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Illegal Immigrants Found in British Virgin Islands Were Bound for St. Thomas

Feb. 7, 2006 — British police arrested six illegal immigrants left on a remote British Virgin Island by a smuggler who claimed it was U.S. soil, police said Tuesday.
Four men from the Dominican Republic and two men from Cuba told British authorities as many as 20 other illegal immigrants were on the smuggling boat that left them on sparsely inhabited Peter Island, some five miles south of Tortola, said Tamara Archibald-Gill, a Royal British Virgin Islands Police spokeswoman.
Arrested late Friday, the men told immigration officials they had paid a smuggler (US) $1,000 for a boat ride to St. Thomas from St. Martin, Archibald-Gill said.
Five of the men were arrested aboard a ferry from Peter Island to Tortola and the sixth was arrested at a gas station on eastern Tortola, she said.
Police were still investigating information about the smuggler and the location of the other illegal immigrants, Archibald-Gill said.
The men are in police custody and will be repatriated, she said.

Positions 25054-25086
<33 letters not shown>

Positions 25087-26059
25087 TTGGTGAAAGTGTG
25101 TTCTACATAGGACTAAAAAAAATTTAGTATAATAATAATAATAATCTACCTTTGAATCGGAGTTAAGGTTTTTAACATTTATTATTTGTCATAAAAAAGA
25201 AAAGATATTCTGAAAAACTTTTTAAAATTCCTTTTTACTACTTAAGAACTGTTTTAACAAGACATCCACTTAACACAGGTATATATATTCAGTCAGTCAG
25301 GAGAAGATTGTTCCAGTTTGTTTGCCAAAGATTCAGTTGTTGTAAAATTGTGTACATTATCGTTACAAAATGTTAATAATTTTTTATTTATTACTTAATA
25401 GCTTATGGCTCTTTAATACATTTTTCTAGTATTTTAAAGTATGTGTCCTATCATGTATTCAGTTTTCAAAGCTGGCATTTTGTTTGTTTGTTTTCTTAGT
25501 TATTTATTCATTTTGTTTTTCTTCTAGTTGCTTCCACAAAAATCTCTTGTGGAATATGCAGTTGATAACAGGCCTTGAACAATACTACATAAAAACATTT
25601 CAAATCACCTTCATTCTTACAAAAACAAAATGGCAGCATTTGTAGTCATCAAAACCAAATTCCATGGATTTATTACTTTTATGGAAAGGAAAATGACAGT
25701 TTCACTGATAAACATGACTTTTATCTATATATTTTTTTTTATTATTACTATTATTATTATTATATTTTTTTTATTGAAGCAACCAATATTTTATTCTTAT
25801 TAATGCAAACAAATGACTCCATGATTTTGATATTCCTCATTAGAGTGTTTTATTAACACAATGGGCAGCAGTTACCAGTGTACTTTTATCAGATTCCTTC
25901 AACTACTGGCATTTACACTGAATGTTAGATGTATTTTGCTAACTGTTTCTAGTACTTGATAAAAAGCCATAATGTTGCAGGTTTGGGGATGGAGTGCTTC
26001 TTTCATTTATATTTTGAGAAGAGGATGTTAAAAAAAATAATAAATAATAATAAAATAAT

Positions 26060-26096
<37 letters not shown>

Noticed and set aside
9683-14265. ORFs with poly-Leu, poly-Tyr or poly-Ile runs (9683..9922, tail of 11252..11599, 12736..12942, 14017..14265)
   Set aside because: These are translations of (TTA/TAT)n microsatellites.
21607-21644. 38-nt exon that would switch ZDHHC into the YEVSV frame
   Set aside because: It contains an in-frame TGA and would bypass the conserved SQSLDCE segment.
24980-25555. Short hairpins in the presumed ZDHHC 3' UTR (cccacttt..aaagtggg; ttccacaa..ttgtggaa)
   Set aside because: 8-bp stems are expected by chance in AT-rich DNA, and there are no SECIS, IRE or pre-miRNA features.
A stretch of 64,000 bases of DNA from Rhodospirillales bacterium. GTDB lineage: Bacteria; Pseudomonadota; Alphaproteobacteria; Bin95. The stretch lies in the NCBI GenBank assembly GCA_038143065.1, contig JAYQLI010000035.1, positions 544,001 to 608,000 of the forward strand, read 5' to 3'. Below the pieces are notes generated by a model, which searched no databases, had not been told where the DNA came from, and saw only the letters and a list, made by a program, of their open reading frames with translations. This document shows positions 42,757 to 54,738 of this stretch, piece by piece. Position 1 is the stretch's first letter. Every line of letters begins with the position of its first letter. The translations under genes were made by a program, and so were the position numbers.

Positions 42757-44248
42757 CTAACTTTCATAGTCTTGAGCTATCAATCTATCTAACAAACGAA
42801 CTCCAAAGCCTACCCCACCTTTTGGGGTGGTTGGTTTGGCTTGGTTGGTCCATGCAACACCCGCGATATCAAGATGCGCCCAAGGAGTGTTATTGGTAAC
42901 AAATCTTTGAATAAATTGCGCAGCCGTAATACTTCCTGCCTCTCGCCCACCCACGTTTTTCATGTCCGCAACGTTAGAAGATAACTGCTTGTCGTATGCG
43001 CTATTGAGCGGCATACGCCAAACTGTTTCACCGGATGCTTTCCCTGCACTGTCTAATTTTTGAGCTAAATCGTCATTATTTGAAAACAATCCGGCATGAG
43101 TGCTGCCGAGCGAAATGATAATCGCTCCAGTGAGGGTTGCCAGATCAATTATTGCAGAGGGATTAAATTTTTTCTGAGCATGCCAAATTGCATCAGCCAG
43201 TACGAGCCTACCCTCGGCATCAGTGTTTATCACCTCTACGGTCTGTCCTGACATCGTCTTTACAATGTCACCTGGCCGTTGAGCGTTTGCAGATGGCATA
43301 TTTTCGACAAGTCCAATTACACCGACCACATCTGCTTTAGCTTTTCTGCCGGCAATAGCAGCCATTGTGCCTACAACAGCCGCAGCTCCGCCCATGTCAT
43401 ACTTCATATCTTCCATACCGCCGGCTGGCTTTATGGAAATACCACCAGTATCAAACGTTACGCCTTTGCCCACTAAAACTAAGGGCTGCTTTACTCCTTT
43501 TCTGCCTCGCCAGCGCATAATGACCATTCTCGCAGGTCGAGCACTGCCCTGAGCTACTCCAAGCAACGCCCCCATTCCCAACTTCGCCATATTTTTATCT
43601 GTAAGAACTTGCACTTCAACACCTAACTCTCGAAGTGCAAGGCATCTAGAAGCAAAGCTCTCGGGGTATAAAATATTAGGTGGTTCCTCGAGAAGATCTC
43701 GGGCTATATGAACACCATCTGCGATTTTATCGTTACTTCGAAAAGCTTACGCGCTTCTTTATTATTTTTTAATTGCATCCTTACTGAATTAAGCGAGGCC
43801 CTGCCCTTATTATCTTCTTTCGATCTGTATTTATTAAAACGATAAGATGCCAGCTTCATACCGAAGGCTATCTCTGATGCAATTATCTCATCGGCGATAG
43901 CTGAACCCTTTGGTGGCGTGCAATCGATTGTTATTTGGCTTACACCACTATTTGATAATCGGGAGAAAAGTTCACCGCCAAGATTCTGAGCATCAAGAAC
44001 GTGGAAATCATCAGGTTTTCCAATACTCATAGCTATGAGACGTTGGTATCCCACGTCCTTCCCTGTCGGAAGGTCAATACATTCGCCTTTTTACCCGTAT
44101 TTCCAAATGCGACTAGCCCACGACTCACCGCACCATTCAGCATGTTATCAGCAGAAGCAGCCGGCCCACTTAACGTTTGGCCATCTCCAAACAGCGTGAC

Had the men made it to the U.S. Virgin Islands, less than five miles away, the Cubans would likely not have been repatriated and had a chance to apply for U.S. citizenship.
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Feb. 7, 2006 -- British police arrested six illegal immigrants left on a remote British Virgin Island by a smuggler who claimed it was U.S. soil, police said Tuesday.
Four men from the Dominican Republic and two men from Cuba told British authorities as many as 20 other illegal immigrants were on the smuggling boat that left them on sparsely inhabited Peter Island, some five miles south of Tortola, said Tamara Archibald-Gill, a Royal British Virgin Islands Police spokeswoman.
Arrested late Friday, the men told immigration officials they had paid a smuggler (US) $1,000 for a boat ride to St. Thomas from St. Martin, Archibald-Gill said.
Five of the men were arrested aboard a ferry from Peter Island to Tortola and the sixth was arrested at a gas station on eastern Tortola, she said.
Police were still investigating information about the smuggler and the location of the other illegal immigrants, Archibald-Gill said.
The men are in police custody and will be repatriated, she said.
Had the men made it to the U.S. Virgin Islands, less than five miles away, the Cubans would likely not have been repatriated and had a chance to apply for U.S. citizenship.
Back Talk


Share your reaction to this news with other Source readers. Please include headline, your name and city and state/country or island where you reside.